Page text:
What does Psalm 10:4 mean?
ESV: In the pride of his face the wicked does not seek him; all his thoughts are, “There is no God.”
NIV: In his pride the wicked man does not seek him; in all his thoughts there is no room for God.
NASB: The wicked, in his haughtiness, does not seek Him. There is no God in all his schemes.
CSB: In all his scheming, the wicked person arrogantly thinks, "There's no accountability, since there's no God."
NLT: The wicked are too proud to seek God. They seem to think that God is dead.
KJV: The wicked, through the pride of his countenance, will not seek after God: God is not in all his thoughts.
NKJV: The wicked in his proud countenance does not seek God; God is in none of his thoughts.
Verse Commentary:
The wicked person David describes (Psalm 10:3) is too proud to admit that God exists. He believes he has no need of God. He even denies God's existence. Of course, if a person denies the existence of God, he disregards the sanctity of human life. Because he thinks there is no Creator, he sees no reason to value human life. Therefore, in part, such a person is willing to prey on the poor and the weak for their own gain (Psalm 10:2).

The phrase, "In the pride of his face," is similar to the common English expression "turns up his nose." The wicked person sneers at the idea of God, like an arrogant person wrinkling up their nose, closing their eyes, and looking away. Such a person reflects the attitude of Lucifer, the Devil, who tried unsuccessfully to usurp God's throne. The wicked person places himself on the throne.

Many who deny God's existence are successful and intelligent. Nevertheless, by declaring, "There is no God," the wicked person takes a position which is inherently foolish. Psalm 14:1 says, "The fool says in his heart, 'There is no God.'" The same verse indicts atheistic fools as corrupt workers of abominable deeds. Later in this same psalm, however, the wicked person will imply that God forgets or does not notice their sin (Psalm 10:11). Those who reject God often waver between outright atheism and remaking Him according to their own preferences.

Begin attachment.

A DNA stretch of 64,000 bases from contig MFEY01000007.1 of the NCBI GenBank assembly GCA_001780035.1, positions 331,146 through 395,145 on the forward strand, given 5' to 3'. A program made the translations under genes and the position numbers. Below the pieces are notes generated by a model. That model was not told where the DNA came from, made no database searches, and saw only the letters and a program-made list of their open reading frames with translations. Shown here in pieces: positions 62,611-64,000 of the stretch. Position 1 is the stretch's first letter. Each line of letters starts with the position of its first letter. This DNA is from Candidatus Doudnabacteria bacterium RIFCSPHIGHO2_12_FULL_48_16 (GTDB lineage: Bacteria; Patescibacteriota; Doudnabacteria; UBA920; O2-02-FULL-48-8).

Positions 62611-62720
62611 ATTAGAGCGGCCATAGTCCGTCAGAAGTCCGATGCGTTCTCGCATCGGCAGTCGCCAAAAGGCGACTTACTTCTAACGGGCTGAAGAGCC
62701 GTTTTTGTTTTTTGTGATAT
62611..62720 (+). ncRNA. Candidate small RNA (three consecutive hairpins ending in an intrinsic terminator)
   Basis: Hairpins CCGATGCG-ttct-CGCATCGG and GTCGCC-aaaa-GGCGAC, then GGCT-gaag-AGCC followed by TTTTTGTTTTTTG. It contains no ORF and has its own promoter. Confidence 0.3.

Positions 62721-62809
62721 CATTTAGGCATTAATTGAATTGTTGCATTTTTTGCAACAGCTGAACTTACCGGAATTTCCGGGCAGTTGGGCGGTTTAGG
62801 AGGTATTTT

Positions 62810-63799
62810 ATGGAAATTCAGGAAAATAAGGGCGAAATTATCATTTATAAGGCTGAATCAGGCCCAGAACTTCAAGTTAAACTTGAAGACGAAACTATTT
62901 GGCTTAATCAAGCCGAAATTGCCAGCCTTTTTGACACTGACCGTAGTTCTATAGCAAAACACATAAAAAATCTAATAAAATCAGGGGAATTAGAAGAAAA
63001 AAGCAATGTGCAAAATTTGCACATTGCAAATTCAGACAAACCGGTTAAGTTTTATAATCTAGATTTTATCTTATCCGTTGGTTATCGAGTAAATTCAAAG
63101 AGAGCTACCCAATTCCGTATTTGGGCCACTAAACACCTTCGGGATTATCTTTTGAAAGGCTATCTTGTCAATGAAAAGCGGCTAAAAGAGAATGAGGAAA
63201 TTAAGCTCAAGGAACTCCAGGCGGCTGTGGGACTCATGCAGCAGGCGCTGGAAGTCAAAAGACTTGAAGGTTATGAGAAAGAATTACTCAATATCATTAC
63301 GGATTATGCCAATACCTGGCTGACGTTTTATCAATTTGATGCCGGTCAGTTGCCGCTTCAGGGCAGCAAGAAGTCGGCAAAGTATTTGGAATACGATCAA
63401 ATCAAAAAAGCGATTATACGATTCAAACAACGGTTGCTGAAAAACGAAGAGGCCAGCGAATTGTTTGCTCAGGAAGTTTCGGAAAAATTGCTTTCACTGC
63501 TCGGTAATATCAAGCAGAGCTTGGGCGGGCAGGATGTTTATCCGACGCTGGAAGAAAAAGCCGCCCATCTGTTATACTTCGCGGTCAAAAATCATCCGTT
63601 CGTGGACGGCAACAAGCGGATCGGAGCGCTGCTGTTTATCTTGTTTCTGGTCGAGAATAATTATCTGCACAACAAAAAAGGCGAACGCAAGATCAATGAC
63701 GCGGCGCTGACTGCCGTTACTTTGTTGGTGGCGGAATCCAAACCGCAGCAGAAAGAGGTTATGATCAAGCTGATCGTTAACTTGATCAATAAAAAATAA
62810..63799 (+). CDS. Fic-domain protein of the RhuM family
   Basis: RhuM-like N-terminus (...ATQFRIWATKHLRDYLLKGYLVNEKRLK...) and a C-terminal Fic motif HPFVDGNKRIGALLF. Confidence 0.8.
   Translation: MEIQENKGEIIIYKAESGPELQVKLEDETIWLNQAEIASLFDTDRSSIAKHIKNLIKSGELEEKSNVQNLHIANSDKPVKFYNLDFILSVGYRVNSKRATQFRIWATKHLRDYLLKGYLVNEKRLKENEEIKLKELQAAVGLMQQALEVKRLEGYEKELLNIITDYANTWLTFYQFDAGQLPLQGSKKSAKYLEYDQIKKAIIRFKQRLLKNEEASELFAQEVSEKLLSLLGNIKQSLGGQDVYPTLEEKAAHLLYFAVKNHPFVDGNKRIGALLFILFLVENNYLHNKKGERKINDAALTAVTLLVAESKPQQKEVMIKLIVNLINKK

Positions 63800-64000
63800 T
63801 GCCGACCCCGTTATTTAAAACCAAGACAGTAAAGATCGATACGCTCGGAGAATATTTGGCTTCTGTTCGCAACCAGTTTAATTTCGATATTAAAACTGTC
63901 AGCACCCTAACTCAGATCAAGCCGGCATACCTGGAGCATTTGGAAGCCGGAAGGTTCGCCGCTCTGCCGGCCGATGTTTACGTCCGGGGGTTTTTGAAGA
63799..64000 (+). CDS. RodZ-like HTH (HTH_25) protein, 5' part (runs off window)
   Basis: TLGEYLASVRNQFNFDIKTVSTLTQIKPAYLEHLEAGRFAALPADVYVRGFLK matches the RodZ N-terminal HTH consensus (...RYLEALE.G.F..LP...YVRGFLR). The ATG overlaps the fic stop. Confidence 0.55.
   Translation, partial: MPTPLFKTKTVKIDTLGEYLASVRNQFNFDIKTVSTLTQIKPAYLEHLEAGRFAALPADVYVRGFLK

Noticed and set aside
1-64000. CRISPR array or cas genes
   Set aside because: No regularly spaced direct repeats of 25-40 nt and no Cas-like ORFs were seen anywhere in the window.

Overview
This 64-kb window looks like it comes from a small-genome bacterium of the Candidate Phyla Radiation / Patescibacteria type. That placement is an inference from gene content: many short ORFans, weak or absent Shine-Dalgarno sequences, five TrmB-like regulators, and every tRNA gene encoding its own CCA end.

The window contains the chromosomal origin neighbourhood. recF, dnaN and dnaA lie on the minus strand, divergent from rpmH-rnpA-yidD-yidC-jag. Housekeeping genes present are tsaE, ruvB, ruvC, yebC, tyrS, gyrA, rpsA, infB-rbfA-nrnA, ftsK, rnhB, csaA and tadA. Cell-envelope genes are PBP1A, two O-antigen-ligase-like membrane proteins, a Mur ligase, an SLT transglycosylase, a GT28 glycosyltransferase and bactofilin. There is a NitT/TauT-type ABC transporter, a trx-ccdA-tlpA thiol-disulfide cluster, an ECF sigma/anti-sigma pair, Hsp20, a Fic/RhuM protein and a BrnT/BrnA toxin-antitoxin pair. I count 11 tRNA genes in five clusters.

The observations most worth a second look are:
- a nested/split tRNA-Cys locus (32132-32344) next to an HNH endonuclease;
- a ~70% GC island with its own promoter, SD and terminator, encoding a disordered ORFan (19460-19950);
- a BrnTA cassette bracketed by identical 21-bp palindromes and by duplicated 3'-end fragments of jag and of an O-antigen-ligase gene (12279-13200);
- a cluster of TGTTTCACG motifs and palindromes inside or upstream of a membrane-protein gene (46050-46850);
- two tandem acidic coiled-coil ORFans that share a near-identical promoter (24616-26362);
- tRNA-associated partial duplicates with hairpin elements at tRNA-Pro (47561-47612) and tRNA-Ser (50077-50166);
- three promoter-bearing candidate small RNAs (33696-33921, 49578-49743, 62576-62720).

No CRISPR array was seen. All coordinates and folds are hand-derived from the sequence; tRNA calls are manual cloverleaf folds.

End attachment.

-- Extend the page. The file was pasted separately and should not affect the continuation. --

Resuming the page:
Verse Context:
Psalm 10:1–11 asks why God seems to ignore the character and deeds of wicked people. The wicked are described as haughty oppressors of the poor and helpless. They are arrogant, greedy, insulters of God. They don't believe He exists, so they feel free to take advantage of poor and helpless victims.
Chapter Summary:
This song opens with a common question humanity asks in hard times: "where are you, God?" There follows a description of wicked people and their deeds and motives. Evil people feel free to be depraved and arrogant, assuming there is no God to judge them. Like predators, these wicked people ambush helpless people. Despite their wrong assumptions, God keeps His promises. He will judge the wicked and defend His people. Helpless people can trust God to make matters right. Someday, He will rid the earth of all sin and suffering. His justice will prevail, and His people will never again experience persecution.
Chapter Context:
According to some scholars, Psalms 9 and 10 might have been composed together, possibly even as one psalm. No title is affixed to Psalm 10, and it seems to continue the acrostic pattern of Psalm 9, starting each section with a successive letter from the Hebrew alphabet. The Septuagint and the Vulgate place the two psalms as one. However, the mood shifts from one psalm to the other. Psalm 9 focuses on judgment to come; Psalm 10 focuses on the presence of widespread injustice. Whether literally composed together, or separately, they deal with related issues using profoundly different tones.
Book Summary:
The book of Psalms is composed of individual songs, hymns, or poems, each of which is a ''Psalm'' in and of itself. These works contain a wide variety of themes. Some Psalms focus on praising and worshipping God. Others cry out in anguish over the pain of life. Still other Psalms look forward to the coming of the Messiah. While some Psalms are related, each has its own historical and biblical context.
Accessed 5/20/2024 11:19:25 AM
© Copyright 2002-2024 Got Questions Ministries. All rights reserved.
Text from ESV, NIV, NASB, CSB, NLT, KJV, NKJV © Copyright respective owners, used by permission.